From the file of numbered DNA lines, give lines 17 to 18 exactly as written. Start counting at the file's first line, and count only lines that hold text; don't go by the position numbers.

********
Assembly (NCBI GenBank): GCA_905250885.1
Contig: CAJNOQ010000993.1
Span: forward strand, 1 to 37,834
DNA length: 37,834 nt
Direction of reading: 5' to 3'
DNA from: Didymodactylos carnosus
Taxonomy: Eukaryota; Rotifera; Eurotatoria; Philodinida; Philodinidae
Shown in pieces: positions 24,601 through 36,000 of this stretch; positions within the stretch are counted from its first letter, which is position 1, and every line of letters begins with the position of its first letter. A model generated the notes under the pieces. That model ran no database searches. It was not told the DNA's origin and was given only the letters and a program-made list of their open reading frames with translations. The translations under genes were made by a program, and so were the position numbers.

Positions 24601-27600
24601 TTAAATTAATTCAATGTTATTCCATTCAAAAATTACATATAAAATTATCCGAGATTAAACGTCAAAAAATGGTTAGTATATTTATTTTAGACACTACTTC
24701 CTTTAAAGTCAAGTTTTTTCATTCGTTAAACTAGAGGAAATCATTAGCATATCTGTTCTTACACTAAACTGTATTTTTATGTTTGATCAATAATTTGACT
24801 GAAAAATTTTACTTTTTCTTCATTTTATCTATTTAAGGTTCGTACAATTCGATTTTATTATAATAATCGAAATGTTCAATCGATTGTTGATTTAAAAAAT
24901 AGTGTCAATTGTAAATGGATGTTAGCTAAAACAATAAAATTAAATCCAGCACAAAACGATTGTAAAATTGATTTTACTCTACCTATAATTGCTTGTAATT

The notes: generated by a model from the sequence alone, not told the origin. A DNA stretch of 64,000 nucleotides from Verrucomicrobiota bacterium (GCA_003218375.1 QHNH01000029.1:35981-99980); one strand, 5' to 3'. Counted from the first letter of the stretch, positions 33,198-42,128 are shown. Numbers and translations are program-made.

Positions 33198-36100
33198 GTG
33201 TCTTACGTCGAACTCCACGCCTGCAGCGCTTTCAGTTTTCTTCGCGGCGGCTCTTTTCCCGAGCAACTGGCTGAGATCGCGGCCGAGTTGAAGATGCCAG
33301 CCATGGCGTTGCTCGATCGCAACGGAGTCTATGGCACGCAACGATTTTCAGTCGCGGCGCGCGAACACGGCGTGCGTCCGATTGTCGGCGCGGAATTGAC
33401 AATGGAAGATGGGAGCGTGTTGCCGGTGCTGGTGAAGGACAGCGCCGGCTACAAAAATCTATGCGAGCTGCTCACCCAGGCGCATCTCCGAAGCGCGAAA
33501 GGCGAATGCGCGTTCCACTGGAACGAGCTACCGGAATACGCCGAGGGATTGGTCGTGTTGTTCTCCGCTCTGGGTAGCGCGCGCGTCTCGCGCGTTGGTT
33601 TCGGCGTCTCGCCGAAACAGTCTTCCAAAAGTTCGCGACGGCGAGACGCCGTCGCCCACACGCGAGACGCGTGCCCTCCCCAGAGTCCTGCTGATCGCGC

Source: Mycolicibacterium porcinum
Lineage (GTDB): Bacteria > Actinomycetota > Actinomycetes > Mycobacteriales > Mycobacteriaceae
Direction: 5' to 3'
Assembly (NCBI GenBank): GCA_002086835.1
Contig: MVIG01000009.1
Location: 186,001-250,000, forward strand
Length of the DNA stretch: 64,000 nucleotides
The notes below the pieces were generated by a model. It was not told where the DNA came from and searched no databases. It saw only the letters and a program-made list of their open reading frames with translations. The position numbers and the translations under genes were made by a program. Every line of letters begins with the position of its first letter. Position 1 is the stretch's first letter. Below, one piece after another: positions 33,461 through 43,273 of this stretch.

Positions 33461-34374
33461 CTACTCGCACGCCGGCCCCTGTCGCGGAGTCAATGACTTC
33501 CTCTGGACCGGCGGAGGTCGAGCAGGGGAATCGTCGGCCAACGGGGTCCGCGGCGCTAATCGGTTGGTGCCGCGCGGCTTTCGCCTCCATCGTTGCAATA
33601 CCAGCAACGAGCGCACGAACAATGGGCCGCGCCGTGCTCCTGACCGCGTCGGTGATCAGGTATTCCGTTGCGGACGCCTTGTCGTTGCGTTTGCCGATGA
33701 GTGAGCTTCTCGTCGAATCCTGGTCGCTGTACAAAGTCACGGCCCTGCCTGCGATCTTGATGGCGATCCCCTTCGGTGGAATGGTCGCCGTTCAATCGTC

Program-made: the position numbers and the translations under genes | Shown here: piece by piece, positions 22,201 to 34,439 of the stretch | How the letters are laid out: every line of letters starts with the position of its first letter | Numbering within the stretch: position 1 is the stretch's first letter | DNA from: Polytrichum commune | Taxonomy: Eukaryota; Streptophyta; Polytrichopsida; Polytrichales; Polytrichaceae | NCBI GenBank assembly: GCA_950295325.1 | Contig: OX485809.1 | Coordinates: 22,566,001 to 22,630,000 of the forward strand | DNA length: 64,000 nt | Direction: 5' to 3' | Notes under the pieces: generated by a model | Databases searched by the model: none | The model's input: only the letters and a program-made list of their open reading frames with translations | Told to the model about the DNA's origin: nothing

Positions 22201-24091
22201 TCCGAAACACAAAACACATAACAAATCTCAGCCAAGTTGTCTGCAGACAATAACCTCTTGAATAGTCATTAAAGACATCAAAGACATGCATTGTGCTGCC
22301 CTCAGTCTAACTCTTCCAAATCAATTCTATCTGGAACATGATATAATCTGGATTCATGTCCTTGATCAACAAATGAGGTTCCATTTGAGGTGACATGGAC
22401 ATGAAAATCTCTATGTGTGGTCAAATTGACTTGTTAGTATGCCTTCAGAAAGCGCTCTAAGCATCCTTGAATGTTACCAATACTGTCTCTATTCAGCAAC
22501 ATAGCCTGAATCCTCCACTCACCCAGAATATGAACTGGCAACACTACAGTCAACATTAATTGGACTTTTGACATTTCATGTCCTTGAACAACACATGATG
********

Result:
33201 TCTTACGTCGAACTCCACGCCTGCAGCGCTTTCAGTTTTCTTCGCGGCGGCTCTTTTCCCGAGCAACTGGCTGAGATCGCGGCCGAGTTGAAGATGCCAG
33301 CCATGGCGTTGCTCGATCGCAACGGAGTCTATGGCACGCAACGATTTTCAGTCGCGGCGCGCGAACACGGCGTGCGTCCGATTGTCGGCGCGGAATTGAC